Viruses on the run

ETH Zurich Professor Ari Helenius awarded Benoist Prize


ETH Zurich Professor Ari Helenius has been awarded the 100,000 Swiss francs Marcel Benoist Prize 2007 for his groundbreaking research in biochemistry. Why do we catch colds? How do viruses get into cells? In pursuing this central question, Ari Helenius, Professor of Biochemistry at ETH Zurich since 1997, and his team have pioneered research in this field. For his efforts, Professor Helenius has been awarded the 'Swiss Nobel Prize'. "This award is not only for me but for the entire team as well a confirmation of our long years of work, and demonstration of the good working conditions that exist for researchers at ETH Zurich", Professor Helenius said. Discoverer of Endosomes Viruses are parasites that need to feed from living cells in order to replicate. The membrane covering each cell creates an effective barrier against infiltration by undesired substances. The supposition to date had been that viruses invade cells through fusion with the plasma membrane, in the same way that two soap bubbles collide with one another, then fuse. Helenius found instead that the viruses are carried by a cellular mechanism to an internal location in the cytoplasma where the lower pH value promotes penetration into the cytosol and eventually the nucleus. Working from this finding, Helenius discovered the socalled endosome, a structured, intracellular membrane bubble that provides the acidic environment that allows the fusion of virus and cell. Increased insight into cellular quality control Virologists are not the only ones to benefit from Helenius's reseach. Cell biologists have also profited. Helenius's work with viruses has led to the identification of underlying mechanisms of cell biology. One of these mechanisms is a quality control system that newly synthesized proteins, such as hormones and enzymes, have to pass before they are deployed by the cell to perform their func-tion. While studying the synthesis of viral proteins in the infected cell, Helenius and coworkers observed that defective, incorrectly folded viral proteins failed to be transported to the surface of the cell. The quality control system underlying this phenomenon could be shown to also apply to cellular proteins. By subjecting proteins to a quality check, cells make certain that newly synthesized proteins are correctly assembled and folded and do not endanger the functionality of the cell. Medicinal uses By far the greatest importance of Helenius's research with viruses in the area of medicine is how influenza and other viruses infiltrate cells. Proof that there is a system of quality control has additionally led to recognition that defects in the mechanism are the causes of certain illnesses such as particular forms of diabetes and cystic fibrosis, an inherited illness that occurs with relative high frequency in Europeans. This makes Professor Helenius's work of direct interest in the health field.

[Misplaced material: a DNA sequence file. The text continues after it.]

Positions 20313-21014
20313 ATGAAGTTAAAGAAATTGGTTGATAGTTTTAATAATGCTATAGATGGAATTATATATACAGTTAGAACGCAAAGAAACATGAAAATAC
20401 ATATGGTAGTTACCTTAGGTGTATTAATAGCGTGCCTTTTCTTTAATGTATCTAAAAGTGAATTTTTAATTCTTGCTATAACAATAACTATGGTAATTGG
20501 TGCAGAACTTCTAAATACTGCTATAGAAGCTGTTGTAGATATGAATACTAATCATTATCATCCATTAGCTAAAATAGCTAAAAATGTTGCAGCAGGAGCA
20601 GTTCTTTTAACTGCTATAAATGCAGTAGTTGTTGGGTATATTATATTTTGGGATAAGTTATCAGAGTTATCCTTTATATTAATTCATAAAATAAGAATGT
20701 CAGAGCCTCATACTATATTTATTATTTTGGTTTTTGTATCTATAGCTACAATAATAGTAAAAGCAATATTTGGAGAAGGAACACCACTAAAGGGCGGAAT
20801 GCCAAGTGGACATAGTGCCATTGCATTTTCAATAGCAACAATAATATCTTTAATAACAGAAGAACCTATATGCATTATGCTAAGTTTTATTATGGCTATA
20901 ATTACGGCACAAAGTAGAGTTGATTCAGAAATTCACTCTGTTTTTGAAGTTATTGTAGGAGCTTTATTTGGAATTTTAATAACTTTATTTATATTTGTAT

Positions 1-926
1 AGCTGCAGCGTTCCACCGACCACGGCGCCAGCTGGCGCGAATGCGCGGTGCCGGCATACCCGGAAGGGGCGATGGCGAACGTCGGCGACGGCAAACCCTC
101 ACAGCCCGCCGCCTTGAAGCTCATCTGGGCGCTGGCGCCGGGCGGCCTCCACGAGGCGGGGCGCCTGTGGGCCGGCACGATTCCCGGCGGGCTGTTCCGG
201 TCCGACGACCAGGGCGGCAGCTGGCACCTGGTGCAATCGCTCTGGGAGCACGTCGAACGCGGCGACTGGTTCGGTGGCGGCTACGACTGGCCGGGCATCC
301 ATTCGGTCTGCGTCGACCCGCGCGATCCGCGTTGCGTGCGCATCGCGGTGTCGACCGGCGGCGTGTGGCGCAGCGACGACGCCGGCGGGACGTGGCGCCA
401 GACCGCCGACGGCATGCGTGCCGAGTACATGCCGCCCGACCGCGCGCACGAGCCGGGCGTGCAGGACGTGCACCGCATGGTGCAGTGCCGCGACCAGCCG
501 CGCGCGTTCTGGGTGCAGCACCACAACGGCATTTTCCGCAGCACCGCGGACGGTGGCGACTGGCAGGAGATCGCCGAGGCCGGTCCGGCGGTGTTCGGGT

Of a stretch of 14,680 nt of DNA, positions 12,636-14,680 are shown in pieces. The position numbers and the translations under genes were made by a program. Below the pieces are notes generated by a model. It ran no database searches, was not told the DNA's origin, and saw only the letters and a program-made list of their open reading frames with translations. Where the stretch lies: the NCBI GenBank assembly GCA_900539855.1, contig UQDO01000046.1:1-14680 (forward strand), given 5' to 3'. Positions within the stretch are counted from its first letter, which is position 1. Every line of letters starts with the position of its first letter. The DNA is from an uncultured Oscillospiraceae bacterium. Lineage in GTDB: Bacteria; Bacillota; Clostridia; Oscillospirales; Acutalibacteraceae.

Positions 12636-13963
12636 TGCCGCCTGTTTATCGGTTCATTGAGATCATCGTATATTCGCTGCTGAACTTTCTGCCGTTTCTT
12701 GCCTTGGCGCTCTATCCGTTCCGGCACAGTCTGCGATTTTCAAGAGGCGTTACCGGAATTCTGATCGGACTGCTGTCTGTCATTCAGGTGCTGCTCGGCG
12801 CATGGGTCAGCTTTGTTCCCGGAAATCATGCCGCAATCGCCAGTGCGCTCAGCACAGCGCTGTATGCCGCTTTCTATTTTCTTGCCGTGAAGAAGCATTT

ETH Zürich, Monika Estermann, Zürich

Professor Ari Helenius

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